Oracle offers this solution for Enterprise Edition, but its an extra cost option – Oracle Advanced Security. If these are not an option for you, then its also possible to achieve the same task, in its simplest form, using user profile password verification function and database logon trigger.
Update: Thanks to Job Miller for pointing out that password authentication does not require licensing ASO option anymore, but requires licensing Oracle Internet Directory: Link to 10.2 Oracle® Database Licensing Information – 2 Options and Packs
Basically, the procedure works as follows:
- Create a new profile for AD-authenticated users with password verification function.
- Assign this new profile to a database user.
- When the database user changes password, the password verification function will try to connect to AD with the user specified password, if AD authentication is successful, then the password is correct and can be changed and stored by Oracle.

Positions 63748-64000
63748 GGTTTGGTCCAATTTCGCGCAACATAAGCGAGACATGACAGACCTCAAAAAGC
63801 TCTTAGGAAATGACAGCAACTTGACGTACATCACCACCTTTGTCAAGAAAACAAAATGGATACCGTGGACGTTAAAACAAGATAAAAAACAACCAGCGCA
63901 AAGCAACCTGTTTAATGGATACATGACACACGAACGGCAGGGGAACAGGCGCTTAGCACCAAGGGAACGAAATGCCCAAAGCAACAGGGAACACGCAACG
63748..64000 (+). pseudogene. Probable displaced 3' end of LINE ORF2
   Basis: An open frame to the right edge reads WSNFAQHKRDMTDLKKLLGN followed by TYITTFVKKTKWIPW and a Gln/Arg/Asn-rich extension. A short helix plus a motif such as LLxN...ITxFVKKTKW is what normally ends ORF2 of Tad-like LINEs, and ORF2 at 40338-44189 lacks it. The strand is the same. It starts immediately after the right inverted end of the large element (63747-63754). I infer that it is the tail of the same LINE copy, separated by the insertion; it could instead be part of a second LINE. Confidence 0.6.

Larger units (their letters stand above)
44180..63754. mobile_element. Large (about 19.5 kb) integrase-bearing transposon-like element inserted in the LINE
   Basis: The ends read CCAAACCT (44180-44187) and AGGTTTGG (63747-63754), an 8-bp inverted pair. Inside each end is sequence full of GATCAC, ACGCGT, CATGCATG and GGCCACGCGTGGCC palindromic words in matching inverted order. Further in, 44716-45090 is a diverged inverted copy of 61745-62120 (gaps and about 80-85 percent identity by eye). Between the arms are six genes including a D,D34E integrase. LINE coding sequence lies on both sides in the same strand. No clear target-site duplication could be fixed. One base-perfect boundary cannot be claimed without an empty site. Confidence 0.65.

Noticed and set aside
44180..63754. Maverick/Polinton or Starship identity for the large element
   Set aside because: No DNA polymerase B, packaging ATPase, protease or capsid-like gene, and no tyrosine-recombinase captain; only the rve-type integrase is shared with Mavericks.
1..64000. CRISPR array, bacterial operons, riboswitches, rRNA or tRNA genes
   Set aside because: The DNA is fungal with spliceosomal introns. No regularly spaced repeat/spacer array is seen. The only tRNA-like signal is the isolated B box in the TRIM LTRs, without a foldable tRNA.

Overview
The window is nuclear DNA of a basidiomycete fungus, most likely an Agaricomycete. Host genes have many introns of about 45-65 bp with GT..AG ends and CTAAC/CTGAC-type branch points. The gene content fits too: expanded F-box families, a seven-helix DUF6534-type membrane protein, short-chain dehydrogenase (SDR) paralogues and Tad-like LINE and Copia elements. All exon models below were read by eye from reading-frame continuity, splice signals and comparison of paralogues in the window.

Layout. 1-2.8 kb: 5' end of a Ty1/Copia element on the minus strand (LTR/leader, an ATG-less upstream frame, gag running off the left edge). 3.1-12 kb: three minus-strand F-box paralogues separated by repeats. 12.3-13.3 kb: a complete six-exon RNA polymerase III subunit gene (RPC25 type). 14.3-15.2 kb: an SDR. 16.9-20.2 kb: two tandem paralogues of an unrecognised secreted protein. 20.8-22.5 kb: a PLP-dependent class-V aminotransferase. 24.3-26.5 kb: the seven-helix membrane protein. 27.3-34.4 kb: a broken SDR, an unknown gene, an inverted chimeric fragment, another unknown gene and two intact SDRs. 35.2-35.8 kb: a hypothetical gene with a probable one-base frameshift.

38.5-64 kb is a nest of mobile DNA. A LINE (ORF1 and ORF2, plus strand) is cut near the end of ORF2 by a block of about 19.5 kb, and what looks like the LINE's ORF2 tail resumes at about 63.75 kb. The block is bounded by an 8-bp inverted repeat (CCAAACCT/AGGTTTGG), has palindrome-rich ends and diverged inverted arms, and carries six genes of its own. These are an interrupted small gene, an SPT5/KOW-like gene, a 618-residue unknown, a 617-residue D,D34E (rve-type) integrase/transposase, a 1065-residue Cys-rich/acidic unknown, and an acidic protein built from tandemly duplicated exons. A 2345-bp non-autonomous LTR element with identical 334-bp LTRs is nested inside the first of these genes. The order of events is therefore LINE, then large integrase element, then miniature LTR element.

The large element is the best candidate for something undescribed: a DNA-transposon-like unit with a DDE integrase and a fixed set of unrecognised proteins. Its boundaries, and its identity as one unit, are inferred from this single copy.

- Every time the user connects to the database, after logon trigger will query AD for the user status: does the user still exist, is the user disabled or expired, when did the user last change password. If the user status is changed in AD, the trigger will lock or expire the database user accordingly.
My solution consists of a PL/SQL package, that I create under my database administration account, named DBAUSER. The package will be called from password verification function and the logon trigger. The DBAUSER account needs network ACLs to permit it to connect to the AD server (11g+!) and the following system privileges: